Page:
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Lecture 2: Illness

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McMaster University
Andrew Wade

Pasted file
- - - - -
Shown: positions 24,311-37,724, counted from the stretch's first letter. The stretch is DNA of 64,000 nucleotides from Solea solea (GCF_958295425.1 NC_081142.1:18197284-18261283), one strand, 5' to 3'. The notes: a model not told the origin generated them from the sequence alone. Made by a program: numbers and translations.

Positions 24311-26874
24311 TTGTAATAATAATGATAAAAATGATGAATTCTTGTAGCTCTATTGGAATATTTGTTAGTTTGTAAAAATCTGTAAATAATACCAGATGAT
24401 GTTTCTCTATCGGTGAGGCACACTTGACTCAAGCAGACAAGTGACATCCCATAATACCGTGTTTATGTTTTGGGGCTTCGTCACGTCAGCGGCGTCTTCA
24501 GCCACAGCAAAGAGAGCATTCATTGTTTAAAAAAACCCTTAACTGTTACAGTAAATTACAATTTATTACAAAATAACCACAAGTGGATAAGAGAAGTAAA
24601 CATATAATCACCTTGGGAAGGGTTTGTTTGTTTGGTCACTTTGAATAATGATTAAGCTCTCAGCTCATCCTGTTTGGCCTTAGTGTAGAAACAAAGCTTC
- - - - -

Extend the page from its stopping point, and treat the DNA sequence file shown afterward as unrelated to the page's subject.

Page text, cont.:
September 12, 2012 Illness MedicalAnthropology  Traditionally a subfield of cultural anthropology  One of the most rapidly growing areas of research in anthropology  Closely to linked to other subfields (especially biological anthropology)  The study of human health and disease, health care systems, and biocultural adaptation  Highly interdisciplinary, linking anthropology to: o Sociology o Geography o Economics o Medicine o Nursing o Public Health Ethnomedicine  Cross-cultural study of health & health care systems  Has been a focus of research since the early days of anthropology  Term first came into use in the 1960’s o Early use of the term was ethnocentric  Referred only to non-Western health systems  Was synonymous with ―primitive medicine‖ What is a Health System?  Ahealth system encompasses: o Perceptions & classifications of health problems o Prevention measures o Diagnosis o Healing (magical, religious, scientific, healing substances) o Healers  Acultures have a health system  Encompasses health systems everywhere Defining and Classifying Health Problems  Western labels often don’t correspond to the labels in other cultures Potential Base for Labelling/Classifying a Health Problem  Cause  Vector (means of transmission)  Affected body part  Symptoms  Any Combination American Indians of the Washington Oregon Region  Many popular stories refer to health  Stories convey messages about how to: o Prevent health problems o Avoid bodily harm o Relieve afflictions o Deal with old age Subanun People (1950s)  Horticulturists living in the highlands of Mindanao (Philippines)  Egalitarian people  Everyone (including children) had substantial knowledge about health problems Disease-Illness Dichotomy  Aset of concepts used by medical anthropologists to sort out the many cross-cultural labels and perceptions  We use them interchangeably in daily life, but in medical anthropology there is an important distinction between illness and disease Illness  Culturally specific perceptions & experiences of a health problem o ―I don’t feel well‖ o ―I’m tired all the time‖ o ―The pain is mostly in my back‖  Could be due to psychological/spiritual imbalance Disease  Biological health problem that is objective and universal o Bacterial/viral infection o Broken arm o Tooth decay  At the root of the experienced illness Explanatory Models  Why people get sick  Product of culture Hippocrates (460 BC Greece)  Most influential explanatory model  Western doctors still take the ―Hippocratic Oath‖ to do no harm  Believed that the body should be treated as a whole Four Humors – The Hippocratic Humoural Theory of Disease  In the ancient world they believe that the airs, waters, and places were the most important aspects of an individual’s health  Four waters in particular—the four humours—were most important  Imbalances in the humours could cause serious health problems o Counteracted through dietary & behavioural changes  Where you were and what you ate & drank could affect your health  Believed that everyone had dominant humours  Could tell a person’s humour by his/her complexion  Humoural healing has been practiced for thousands of years o Ancient Egyptians conceived of the body as filled with tubes through which the heart pumped a variety of substances (blood, air, feces, ect.) o Indigenous humoral systems exist today o Indian, Chinese, andArabic health systems all define health as the balance of opposing elements within the body.  Humours could even influence a person’s temperament: 1. Blood Organ: Heart Temperament: Passionate and sanguine Too much blood: hot and wet 2. Phlegm (Water) Organ: Brain, lungs Temperament: Sluggish and dull Too much phlegm: cold and wet 3. Yellow Bile (Choler) Organ: Liver Temperament: Choleric or quick to anger 4. Black Bile (Gall) Organ: Spleen Temperament: Melancholic and depressed  Hot injury or illness had to be treated w/ and cold remedy & vice versa  All diseases came from the same cause: being ―out of humour‖ Blood Letting  Most people were thought to have an excess of heat & moisture  Service that barber’s used to offer o Red and white barber pole symbolized blood and tourniquet th th  Popular in the 18 and 19 centuries  Still used in parts of the world today o India Miasma Model  View of the 1600’s Europe that disease came from harmful air, especially from the smell/fumes of tainted or decaying matter  Disease was locally based  Disease was a natural condition of the earth  Quarantine and sanitation were seen as ineffective Contagionist Model  View that disease was spread through contact with a germ—an animated particle invisible to the naked eye  Citizens could be protected by quarantine & sanitization Hot-Cold Theory of Disease  Latin-American folk medicine  An extension of the Hippocratic Humoural Theory th th  Carried to the West by the Spanish and Portuguese in the 16 and 17 centuries  Emphasis on the body in balance  Avoids imbalances of hot and cold in food, drink and environment Germ Theory of Disease  The most important model in Western modern medicine  Relied on innovations of the time o Microscope technology o Investigation of the microscopic world  Robert Koch th o 19 century o Introduced the idea of disease specificity  Each disease was caused by a specific/unique microorganism  Louis Pasteur o Founded of microbiology o Found the disease was caused by damage to the tissues, impairing the normal function of the body Western Biomedicine (WBM)  Ahealing approach based on modern Western science  Emphasizes technology in diagnosing & treating health problems  An ethnomedical system  Body as a functioning/malfunctioning machine  Heavily based on techno-chemical solutions  Focuses on ―repairing‖ the body  Concerned with the action of microorganisms  Treatment = kill the microorganism -> kill the disease  Divides the world into self and non-self Ethno-Etiologies  Across-culturally specific causal explanation for health problems & suffering  Biomedical etiologies tend to exclude structural issues and social inequality as causal factors of illness Natural Explanations  The effects of aging, heredity, personality, and gender Psychosocial Explanations  Emotions, such as anger & hostility, cause certain health problems Spiritual Explanations  Spirits & magic can cause health problems Structural Explanations  Lack of economic resources, proper sanitation, and health services Structural/Social Suffering  Aterm used by medical anthropologists  Refers to health problems caused by poverty, war, famine, and forced migration  Effects range from anxiety/depression to death Culture-Specific Syndrome  Ahealth problem with a set of symptoms associated with a particular culture  Social factors (stress, fear, shock) are often the underlying causes  Biophysical symptoms are involved  Can be fatal  Medical anthropologists first studied culture-specific syndromes in non-Western cultures, creating the bias that they only exist in ―other‖ cultures Sufriendo DelAgua – Suffering from Water  Immediate cause is lack of water for drinking, cooking and washing  Acommon health problem in Mexico—especially for women o Women—who are responsible for cooking/washing—feel anxious and constantly in state of tension because they cannot count on water coming from the taps on a regular basis  Lack of water puts people at a higher risk for cholera, skin/eye infections, and other biophysical problems  Structural cause: unequal development o Construction of piped water systems b